Ecommerce Fraud Prevention and Detection Practices
Ecommerce fraud has increased over the years. Data shows 47% of US businesses have experienced a data breach in 2020, and 80% of organizations say they expect a breach that will influence customer data in one year.
Its aftermath is adverse and greatly influences organizations in the long run. It leads to financial losses, negative brand reputation, and customer churn. Therefore, understanding potential threats and prevention is critical to protecting your business. For this reason, this article discusses the best ways to detect and prevent eCommerce fraud.
Let’s get started.
Top 11 Strategies to Prevent eCommerce Fraud
The key to avoiding fraudulent activities is to set up adequate preventive measures. Let’s examine the most effective practices below:
1. Get IP fraud score
IP fraud score indicates the quality of an address using points and scores. Usually, the smaller the score, the lower the threat. These scores range from 0, an acceptable score, to a maximum of 100, indicating a high-level threat of an IP address.
Many companies adopt IP fraud scores to control how fraudsters access their sites. For example, IP addresses with a past connection to bots or fraudsters have high-risk scores and often get blocked from entering websites.
Therefore, you can detect potential threats using anti-fraud tools that examine users’ data with an IP fraud score. This program feeds customers information through risk rules, identifying how dangerous an IP address is.
Fraud scoring automatically rejects, approves, or restricts specific actions depending on the risk level involved. Additionally, they enable faster transactions, dynamic authentication, and effective risk management.
Therefore, mitigating unauthorized access to sites is possible with good fraud scoring. Learn more about implementing this practice with SEON’s IP scoring guide.
2. Perform regular site security audits
Proactiveness is critical for successful eCommerce fraud prevention. With frequent inspection, you identify impending threats and curb them. However, you may also find flaws that promote breaches and fix them.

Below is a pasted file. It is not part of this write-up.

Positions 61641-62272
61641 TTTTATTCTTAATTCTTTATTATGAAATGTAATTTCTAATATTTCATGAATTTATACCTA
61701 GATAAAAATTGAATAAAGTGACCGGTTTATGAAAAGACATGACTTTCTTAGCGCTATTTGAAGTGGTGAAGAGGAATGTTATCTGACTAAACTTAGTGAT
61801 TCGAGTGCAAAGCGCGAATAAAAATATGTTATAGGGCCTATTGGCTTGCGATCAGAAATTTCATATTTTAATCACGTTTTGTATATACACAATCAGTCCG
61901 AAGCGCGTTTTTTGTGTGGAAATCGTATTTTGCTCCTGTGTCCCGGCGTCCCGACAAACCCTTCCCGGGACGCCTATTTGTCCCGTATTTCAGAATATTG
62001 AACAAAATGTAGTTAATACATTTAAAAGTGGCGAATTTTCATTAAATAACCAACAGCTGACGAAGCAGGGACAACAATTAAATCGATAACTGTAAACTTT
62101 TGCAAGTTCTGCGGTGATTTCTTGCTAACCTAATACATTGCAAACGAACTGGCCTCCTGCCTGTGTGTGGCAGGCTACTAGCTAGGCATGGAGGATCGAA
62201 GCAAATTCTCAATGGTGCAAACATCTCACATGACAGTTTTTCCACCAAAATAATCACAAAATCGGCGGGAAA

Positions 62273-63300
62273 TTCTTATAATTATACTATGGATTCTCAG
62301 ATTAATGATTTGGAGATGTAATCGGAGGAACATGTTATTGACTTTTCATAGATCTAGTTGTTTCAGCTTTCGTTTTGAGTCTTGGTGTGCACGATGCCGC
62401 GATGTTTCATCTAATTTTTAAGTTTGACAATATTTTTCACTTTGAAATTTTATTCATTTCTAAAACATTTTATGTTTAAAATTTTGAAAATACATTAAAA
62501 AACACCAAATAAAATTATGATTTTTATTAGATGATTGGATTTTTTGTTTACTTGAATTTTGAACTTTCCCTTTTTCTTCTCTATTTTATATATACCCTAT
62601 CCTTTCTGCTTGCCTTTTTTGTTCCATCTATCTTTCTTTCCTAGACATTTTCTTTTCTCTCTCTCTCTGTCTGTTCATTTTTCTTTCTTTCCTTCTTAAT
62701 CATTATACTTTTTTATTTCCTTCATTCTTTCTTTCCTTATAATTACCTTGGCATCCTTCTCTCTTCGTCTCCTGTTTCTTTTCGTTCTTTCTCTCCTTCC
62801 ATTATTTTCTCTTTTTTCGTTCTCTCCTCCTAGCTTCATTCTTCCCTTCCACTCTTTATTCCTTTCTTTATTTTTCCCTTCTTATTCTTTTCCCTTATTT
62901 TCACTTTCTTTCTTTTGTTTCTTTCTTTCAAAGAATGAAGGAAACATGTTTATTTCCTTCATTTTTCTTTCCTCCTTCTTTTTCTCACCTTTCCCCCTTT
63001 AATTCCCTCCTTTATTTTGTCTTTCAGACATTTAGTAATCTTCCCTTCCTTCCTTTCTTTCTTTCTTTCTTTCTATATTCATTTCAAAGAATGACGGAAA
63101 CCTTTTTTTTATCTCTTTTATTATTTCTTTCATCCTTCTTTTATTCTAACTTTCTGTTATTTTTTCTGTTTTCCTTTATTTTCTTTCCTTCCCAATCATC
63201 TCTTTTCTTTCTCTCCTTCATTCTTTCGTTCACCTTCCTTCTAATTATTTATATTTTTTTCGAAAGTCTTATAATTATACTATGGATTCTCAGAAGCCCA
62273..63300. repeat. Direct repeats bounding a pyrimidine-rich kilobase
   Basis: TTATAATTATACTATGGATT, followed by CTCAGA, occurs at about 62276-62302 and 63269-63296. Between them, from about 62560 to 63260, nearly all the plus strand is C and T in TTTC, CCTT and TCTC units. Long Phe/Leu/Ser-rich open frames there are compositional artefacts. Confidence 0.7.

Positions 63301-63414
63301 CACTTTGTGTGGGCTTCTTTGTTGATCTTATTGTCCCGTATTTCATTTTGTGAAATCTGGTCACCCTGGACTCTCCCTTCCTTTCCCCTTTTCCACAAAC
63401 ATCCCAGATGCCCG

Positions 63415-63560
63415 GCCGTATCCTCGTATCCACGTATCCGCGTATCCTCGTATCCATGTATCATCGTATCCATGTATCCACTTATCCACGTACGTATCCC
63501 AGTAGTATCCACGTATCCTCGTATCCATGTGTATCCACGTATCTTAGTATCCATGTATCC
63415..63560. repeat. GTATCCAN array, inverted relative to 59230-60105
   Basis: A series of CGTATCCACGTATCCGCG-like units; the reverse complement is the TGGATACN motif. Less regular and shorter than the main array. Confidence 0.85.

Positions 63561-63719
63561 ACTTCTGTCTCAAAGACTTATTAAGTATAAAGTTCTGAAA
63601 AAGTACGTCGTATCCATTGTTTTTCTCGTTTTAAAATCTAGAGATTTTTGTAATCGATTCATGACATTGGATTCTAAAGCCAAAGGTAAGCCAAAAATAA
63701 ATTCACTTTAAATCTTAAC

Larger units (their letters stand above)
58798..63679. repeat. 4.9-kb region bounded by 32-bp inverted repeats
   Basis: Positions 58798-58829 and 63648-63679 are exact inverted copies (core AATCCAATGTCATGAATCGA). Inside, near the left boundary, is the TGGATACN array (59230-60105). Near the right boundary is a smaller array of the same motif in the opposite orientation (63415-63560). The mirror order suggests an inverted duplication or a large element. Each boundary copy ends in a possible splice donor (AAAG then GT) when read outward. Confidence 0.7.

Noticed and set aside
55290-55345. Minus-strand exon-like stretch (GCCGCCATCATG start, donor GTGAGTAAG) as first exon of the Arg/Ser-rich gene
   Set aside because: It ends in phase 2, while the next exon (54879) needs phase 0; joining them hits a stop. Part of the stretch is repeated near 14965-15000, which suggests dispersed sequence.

Therefore, regularly examine your assets, including your tech equipment, crucial documentation, sensitive customer and company details. Then, list future risks associated with each and review your company’s current ability to defend them.
Afterward, implement reasonable security practices to mitigate these risks, considering compliance, cybersecurity, and industry trends. This lets you verify shopping cart software and plugins, identify inactive and active plugins, and examine backup frequency. Consequently, you create adequate measures to protect your business from future data breaches and other fraudulent activities.
3. Use an address verification service
An Address Verification Service (AVS) instantly detects dubious credit card transactions to prevent scams. The sellers’ request for authorization confirms if the billing address correlates to the cardholder’s location record in the bank.
If the addresses don’t match, it declines, restricts, or flags it for investigation, preventing unauthorized payments. So, an address verification service improves data security for accurate buyers’ mailing, shipping, and billing addresses.
4. Check card verification value
Card Verification Value (CVV) is a three-digit code behind credit and debit cards and the four-digit code at the back of the American Express credit card. CVV safeguards your credit or debit card against theft, fraud, or unauthorized transactions. It also ensures that only the owner uses it.
It is illegal for business owners to store customers’ CVV information with other data. This makes it difficult for illicit owners to possess them. As a result, you can reduce fake transactions because those in possession of the CVV are likely to be authorized owners.
5. Follow PCI requirements
The Payment Card Industry (PCI) standards enable businesses to perform practical data security activities and meet legal requirements. However, executing these actions helps you notice inconsistencies in the data security system early. For this reason, you should comply with the PCI standards to protect data.
To do this, follow these PCI’s practices:
- Establish firewall configuration to safeguard buyers’ data
- Don’t use the passwords your vendor provided to secure data
- Protect your customers’ details
- Encrypt transmission of buyers’ details across all networks
- Update your antivirus software programs regularly
- Secure your systems and applications
- Restrict buyers’ access to data when you notice a suspicious activity
- Provide a unique ID to every individual with access
- Evaluate your security processes frequently
- Establish a strict security policy
- Track all connections to your company’s private information
6. Use tracking numbers for orders
Tracking numbers prevent chargeback fraud, which happens when a customer requests a refund claiming that an item wasn’t delivered. The issuing bank initiates the refund, forcing merchants to pay all transaction fees.